Shopping online is convenient, but it can be harder to sort out problems, especially if you buy from overseas websites.
How it works
Online shopping includes buying things through:
- websites or smartphone apps
- text messaging
- social media
- online auctions like Trade Me and eBay
- daily deal and group buying websites.
The Fair Trading Act and the Consumer Guarantees Act apply to offers and sales made through all of these channels, except when you buy from a private seller.
When you buy something online, you and the seller have entered into a contract electronically. You're bound by the same rules and laws as if you received a paper contract.
Contracts and sales agreements
Before you buy online
You can take some simple steps to protect yourself online: research websites before you buy, make sure the payment method is secure, and watch out for scams.
Some other things you can do:
- Avoid impulse shopping, especially with daily-deal sites.
- Read online feedback — but remember this feedback may not be genuine.
- Shop around — compare prices and conditions.
- Work out the total cost including any delivery charge, administrative fee, tax, duty or foreign exchange rate.
- Use a credit card if possible — it's more secure and if there's problem, you might be able to ask for a chargeback to reverse the payment.
- Be wary of offers that appear too good to be true.
- Check the Customs website for prohibited imports — there are some things you can’t import from overseas.
- Monitor children’s access — some businesses market directly to children.
- Avoid pyramid schemes, which are illegal — watch out for things like chain letters, ‘get-rich-quick’ schemes and home-based employment opportunities.
- Keep a record of all your purchases and keep all your receipts.
Read the privacy terms and conditions before you buy online. These tell you how the retailer will use your personal information.
Some common issues with buying online include:
- the seller not sending you the goods or delivering them late
- receiving products that are of lesser value or different from their description
- the seller giving you misleading information about a product or the terms of sale, or not including key information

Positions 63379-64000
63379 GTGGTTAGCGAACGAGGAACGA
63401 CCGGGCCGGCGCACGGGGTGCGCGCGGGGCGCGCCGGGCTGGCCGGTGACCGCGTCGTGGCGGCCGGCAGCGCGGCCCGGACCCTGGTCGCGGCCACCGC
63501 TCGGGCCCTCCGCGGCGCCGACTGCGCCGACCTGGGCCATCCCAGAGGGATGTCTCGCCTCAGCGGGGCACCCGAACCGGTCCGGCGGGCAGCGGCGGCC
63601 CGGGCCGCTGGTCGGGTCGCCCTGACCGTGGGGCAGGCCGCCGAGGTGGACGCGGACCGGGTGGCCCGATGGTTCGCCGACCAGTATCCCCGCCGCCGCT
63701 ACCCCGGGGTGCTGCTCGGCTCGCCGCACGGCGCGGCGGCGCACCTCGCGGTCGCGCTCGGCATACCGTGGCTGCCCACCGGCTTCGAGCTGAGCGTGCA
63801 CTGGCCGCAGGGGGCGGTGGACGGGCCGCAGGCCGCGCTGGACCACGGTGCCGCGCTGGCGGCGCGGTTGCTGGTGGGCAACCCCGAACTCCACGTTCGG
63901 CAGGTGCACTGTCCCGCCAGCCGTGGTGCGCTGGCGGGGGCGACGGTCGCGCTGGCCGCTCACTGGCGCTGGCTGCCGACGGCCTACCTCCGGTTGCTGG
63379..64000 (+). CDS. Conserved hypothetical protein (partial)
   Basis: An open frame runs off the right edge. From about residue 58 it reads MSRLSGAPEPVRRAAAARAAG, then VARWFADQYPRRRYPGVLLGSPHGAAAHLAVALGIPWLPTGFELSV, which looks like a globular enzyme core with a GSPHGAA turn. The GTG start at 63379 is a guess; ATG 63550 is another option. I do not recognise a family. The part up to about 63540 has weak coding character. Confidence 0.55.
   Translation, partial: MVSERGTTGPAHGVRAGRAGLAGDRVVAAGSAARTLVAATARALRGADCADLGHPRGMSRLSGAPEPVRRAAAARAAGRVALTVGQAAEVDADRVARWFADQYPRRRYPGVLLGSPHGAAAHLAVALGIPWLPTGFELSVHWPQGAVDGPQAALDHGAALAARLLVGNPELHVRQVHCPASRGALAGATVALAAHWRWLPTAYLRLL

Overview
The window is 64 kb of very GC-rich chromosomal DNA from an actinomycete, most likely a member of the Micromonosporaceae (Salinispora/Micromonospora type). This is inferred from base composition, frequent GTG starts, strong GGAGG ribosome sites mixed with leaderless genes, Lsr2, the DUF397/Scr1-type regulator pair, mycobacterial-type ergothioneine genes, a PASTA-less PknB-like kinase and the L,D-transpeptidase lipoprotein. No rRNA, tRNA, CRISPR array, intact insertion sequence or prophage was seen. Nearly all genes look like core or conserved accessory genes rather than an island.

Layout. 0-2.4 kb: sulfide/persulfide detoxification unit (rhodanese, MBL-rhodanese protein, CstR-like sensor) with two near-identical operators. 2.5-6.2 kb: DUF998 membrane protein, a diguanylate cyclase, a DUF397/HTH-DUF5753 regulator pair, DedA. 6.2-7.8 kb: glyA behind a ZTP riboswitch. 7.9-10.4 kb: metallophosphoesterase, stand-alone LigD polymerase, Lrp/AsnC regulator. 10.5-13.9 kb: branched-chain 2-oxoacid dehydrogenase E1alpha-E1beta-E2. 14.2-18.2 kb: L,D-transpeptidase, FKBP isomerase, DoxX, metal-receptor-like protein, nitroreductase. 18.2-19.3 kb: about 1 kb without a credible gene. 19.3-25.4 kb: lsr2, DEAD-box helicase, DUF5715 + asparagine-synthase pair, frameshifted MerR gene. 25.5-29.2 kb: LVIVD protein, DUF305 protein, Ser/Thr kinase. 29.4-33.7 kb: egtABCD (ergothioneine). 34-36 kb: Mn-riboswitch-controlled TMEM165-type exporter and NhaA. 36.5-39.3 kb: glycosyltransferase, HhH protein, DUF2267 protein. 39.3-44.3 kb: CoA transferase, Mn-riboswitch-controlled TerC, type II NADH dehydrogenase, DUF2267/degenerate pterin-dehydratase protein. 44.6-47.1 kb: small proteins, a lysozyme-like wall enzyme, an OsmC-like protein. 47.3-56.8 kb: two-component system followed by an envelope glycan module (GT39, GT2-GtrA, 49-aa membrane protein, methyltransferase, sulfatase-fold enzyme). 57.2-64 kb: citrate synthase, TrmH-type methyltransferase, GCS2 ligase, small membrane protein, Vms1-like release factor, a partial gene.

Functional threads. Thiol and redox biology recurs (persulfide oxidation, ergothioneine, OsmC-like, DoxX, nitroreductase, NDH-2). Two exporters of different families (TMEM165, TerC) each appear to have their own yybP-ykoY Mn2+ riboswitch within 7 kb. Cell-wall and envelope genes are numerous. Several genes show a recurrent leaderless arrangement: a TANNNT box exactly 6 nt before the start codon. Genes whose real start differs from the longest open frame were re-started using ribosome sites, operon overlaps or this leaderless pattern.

- exchange rates and delivery costs making the products more expensive than you expected.
Only use your credit or debit card to pay online if the business uses a secure payment system. You’ll see a padlock icon in the window of your browser (but not in the webpage itself).
Your rights when buying online
Your rights — or your ability to claim those rights — depend on whether you are buying from:
- a trader in New Zealand
- an overseas trader
- a private seller on an online auction site, eg Trade Me or eBay.
Check the terms and conditions before you buy online, including returns, delivery and warranties.
Buying online from a New Zealand business
When you buy online from a business based in New Zealand and you are not happy with a product or service, you can ask for it to be repaired, replaced or for a refund under the Consumer Guarantees Act (CGA).
Refund, replacement, repair
Under the Fair Trading Act (FTA), online sellers on sites like Trade Me must clearly disclose if they are selling in trade. This means their business is selling goods, so the CGA applies if you buy from them.
You can claim compensation or cancel the purchase under the FTA if any auction website operators or online traders mislead you or make false claims about their products or services.
Some online traders don't hold stock. Instead, they source it once you place an order. They need to make this clear before you buy, and they must have a reasonable basis to believe they can fulfil the order. If not, they may be in breach of the FTA.
Buying and selling online(external link) — Commerce Commission
If the online trader arranges delivery, they're responsible for making sure the products arrive on time and undamaged.
Buying from daily-deal or group-buying websites
You have the same rights when you buy a business's products or services from a daily-deal site as when you buy from any other online trader.
Common problems include:
- not receiving what you ordered
- the business can’t or won't take your booking
- the business blames the daily-deal site and the daily-deal site blames the business.